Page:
The survival rate of those injured in combat in overseas contingency operations is higher than in previous conflicts. There is a need to assess the long-term psychosocial and quality of life outcomes of those injured in combat, yet surveying this population presents inherent challenges. As part of a large-scale, longitudinal examination of patient-reported outcomes of service members injured on deployment, the present manuscript evaluated the effectiveness of three postal strategies on response rates: (1) mailing a study prenotification postcard, (2) mailing the survey invitation in a larger envelope, and (3) including a small cash preincentive ($2). Evaluation of these strategies yielded mixed results in this population. Neither the prenotification postcard nor inclusion of a $2 cash preincentive significantly increased response rates. However, use of a larger envelope to mail the survey invitation significantly increased the response rate by 53.1%. Researchers interested in collecting patient-reported outcomes among military populations, including those with combat-related injuries, may find that increasing the visibility of recruitment materials is more effective for improving response rates than attempting to cognitively prime or offer prospective participants preincentives.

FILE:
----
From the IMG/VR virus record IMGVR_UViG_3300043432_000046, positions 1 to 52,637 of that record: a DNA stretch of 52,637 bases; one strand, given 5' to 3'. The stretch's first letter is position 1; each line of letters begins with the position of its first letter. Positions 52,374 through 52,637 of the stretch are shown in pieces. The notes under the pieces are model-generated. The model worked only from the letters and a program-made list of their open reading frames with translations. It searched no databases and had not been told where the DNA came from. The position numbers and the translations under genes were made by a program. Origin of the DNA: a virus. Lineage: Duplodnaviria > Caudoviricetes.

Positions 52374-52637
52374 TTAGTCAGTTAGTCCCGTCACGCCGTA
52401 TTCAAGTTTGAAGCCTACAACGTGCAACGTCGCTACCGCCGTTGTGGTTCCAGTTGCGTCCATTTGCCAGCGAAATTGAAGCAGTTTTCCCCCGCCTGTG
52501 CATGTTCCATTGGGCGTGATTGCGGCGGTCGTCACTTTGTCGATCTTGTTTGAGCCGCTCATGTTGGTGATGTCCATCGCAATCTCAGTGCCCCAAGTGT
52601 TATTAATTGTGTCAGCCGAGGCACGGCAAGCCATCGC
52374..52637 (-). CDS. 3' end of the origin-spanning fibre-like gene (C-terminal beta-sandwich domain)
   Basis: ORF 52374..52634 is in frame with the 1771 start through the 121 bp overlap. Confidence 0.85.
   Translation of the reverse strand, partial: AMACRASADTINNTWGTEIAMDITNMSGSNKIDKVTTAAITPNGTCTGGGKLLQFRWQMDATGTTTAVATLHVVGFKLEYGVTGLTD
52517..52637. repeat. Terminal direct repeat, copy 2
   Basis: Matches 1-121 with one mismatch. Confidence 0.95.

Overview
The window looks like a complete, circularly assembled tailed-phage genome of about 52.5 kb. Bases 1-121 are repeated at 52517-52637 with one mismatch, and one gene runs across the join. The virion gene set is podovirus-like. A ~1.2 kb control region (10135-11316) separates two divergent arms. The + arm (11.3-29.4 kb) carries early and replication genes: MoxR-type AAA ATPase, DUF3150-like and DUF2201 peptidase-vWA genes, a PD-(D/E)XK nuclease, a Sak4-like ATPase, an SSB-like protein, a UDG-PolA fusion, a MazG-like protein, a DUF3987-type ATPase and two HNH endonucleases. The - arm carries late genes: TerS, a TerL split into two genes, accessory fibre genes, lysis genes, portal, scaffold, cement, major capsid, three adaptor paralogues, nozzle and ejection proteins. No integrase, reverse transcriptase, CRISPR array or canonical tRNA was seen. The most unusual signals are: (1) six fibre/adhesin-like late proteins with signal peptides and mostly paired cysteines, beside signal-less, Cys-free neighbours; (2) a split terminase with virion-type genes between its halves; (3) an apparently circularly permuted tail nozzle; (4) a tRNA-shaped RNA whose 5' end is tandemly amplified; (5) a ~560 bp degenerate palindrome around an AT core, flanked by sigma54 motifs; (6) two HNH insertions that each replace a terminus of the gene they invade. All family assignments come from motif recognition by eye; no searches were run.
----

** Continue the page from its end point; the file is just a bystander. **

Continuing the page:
Keywords: incentive; prenotification; recruitment; response rate; survey.
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